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Govt will address India Inc's concerns over tax burden: PM

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The Prime Minister, Dr Manmohan Singh, flanked by the FICCI President-elect, Mr Saroj Kumar Poddar, and the FICCI President, Mr Onkar S. Kanwar, at the 78th annual general meeting of the federation in the Capital on Saturday. - Kamal Narang

New Delhi , Dec. 24

THE Prime Minister, Dr Manmohan Singh, has promised to address, over the next year, the concerns voiced by corporate India over the high direct tax burden.

Delivering the inaugural address at the 78th Annual General Meeting of the Federation of Indian Chambers of Commerce and Industry (FICCI) here on Saturday, Dr Singh said, "Many of you have concerns about the tax system. Over the last two years, we have moved towards lower tariffs, uniform tax rates and easier procedures. There are still some concerns, which Mr Kanwar (the FICCI President) has voiced. I promise to address these concerns over the next year."

The outgoing FICCI President, Mr Onkar S. Kanwar, had said in his address that the unusual growth in the proportion of tax burden on Indian corporates was dampening the much-needed investments. He pointed out that corporate India's direct tax burden stood at over 40 per cent and sought the Prime Minister's intervention in this matter.

"Corporate India today pays 30 per cent corporate tax on its profits. Another 3 to 4 per cent as dividend distribution tax and another 3 to 4 per cent on Fringe Benefit Tax raise the burden. We strongly feel that FBT must be abolished," he said.

The Prime Minister also assured the corporate sector that the Government would work to improve the tax administration to ensure that the industry's interface with the tax system is "pleasant, smooth, problem-free and conducive to easy tax compliance."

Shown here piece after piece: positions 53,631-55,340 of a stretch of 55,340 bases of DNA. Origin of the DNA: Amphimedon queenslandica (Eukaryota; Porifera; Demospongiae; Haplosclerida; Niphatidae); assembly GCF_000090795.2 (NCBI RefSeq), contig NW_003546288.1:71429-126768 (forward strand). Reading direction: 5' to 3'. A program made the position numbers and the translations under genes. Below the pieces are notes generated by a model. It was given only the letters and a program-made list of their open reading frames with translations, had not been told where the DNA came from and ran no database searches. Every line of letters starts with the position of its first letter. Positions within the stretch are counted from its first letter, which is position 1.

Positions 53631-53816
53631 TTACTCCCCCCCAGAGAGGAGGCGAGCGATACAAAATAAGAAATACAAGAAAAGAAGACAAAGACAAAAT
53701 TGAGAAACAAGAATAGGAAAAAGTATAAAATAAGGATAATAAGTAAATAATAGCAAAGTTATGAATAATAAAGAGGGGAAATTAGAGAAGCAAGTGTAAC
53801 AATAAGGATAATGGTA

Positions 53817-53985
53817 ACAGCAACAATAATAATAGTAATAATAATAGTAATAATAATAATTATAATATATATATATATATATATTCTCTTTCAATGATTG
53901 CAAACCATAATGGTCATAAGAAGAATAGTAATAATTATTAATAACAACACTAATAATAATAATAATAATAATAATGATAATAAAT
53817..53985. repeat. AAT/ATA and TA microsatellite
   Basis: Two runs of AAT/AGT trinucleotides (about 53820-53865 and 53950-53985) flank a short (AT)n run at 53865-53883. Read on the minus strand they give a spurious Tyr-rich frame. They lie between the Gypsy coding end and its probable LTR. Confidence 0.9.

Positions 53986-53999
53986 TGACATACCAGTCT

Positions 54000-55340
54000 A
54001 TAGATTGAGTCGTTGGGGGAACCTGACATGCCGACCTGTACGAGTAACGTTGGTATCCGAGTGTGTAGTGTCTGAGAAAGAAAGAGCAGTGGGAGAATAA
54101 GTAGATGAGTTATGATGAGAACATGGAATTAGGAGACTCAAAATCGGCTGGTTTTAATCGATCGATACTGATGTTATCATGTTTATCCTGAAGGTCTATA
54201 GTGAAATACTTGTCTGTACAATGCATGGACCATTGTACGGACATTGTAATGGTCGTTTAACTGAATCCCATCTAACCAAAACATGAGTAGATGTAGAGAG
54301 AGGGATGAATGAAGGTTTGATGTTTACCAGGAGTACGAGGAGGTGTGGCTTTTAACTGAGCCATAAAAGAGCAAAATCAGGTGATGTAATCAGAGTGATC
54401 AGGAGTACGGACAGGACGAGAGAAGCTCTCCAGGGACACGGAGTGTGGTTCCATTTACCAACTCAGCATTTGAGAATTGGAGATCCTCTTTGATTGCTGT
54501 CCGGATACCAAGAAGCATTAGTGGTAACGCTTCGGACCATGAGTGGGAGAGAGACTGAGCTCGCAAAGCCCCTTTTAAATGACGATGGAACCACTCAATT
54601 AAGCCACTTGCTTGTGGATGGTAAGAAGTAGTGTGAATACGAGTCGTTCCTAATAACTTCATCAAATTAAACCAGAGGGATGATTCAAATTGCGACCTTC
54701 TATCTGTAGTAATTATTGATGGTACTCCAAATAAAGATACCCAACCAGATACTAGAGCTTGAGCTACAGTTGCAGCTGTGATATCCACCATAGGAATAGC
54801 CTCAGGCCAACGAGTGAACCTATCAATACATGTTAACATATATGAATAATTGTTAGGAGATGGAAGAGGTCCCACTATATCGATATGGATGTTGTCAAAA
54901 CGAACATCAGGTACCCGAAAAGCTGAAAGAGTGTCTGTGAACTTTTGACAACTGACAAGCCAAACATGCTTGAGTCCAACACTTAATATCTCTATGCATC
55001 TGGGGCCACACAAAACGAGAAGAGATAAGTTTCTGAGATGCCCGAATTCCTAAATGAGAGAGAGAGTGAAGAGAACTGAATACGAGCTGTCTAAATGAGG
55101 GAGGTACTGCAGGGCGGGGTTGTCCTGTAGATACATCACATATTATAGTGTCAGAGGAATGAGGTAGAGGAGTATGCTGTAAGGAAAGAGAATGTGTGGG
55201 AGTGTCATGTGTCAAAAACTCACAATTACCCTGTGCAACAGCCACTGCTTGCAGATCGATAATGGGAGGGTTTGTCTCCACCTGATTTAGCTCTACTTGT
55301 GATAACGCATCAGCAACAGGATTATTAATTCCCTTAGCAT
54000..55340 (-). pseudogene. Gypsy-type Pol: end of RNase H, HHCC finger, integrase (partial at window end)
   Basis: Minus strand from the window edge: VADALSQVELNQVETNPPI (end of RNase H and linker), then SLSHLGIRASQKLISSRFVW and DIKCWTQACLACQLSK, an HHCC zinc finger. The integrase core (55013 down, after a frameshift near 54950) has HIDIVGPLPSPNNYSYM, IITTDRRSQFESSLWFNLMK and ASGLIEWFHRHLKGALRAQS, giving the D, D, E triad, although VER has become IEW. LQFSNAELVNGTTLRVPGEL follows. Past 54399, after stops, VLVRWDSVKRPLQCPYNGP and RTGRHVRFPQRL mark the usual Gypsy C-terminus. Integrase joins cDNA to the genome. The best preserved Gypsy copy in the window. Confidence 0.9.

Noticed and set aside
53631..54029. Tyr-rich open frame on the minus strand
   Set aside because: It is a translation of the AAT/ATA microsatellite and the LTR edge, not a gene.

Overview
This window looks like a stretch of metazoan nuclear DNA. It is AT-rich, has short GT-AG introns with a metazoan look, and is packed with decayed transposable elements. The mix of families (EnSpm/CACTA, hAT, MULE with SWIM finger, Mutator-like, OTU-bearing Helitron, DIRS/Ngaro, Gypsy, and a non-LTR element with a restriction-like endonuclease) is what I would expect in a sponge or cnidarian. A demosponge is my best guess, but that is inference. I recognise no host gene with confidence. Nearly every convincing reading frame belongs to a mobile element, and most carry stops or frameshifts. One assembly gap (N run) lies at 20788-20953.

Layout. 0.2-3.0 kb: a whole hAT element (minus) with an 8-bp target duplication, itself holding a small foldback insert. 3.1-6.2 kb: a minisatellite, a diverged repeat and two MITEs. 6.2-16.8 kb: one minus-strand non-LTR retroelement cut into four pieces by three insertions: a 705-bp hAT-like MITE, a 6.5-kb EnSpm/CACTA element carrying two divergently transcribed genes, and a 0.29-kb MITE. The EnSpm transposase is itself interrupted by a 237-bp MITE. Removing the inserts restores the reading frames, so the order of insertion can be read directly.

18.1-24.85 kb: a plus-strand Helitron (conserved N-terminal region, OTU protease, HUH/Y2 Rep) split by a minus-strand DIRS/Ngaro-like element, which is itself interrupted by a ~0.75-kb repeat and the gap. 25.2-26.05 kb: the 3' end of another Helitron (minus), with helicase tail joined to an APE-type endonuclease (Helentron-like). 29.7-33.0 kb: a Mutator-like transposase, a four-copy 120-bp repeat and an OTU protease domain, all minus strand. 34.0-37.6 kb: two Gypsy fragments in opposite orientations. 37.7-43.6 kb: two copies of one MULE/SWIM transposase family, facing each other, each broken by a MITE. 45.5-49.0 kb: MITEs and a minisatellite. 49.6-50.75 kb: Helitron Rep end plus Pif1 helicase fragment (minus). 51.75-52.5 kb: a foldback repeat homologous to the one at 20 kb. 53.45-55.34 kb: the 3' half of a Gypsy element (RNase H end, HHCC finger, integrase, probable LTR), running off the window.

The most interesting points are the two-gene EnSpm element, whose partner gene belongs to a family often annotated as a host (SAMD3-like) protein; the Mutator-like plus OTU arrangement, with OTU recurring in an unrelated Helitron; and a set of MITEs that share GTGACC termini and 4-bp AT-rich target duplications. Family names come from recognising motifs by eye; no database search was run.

In his address, the Prime Minister expressed hope that India would become a genuine common market in the next 3-4 years. For this purpose, he underscored the need to move towards greater rationalisation of VAT and CENVAT (Central Value-added Tax) rates and more importantly towards common goods and service tax.

Stating that the Indian economy needs a massive dose of investments in the foreseeable future, the Prime Minister said that the next decade must be a decade of investment for India. "This investment should convert India into a first-rate agricultural, industrial and service economy. At the core of this is transformation of our manufacturing sector," he said.

Dr Singh called for increasing the share of manufacturing in the national income to a range of 30 per cent to 35 per cent. "This requires manufacturing to keep growing at 12 per cent to 14 per cent in the next decade. An economy of our size and scope cannot ignore the manufacturing sector," he said. He expressed concern that the share of manufacturing in the national income had only shown a marginal improvement from 15.8 per cent in 1991 to about 17 per cent in recent years.

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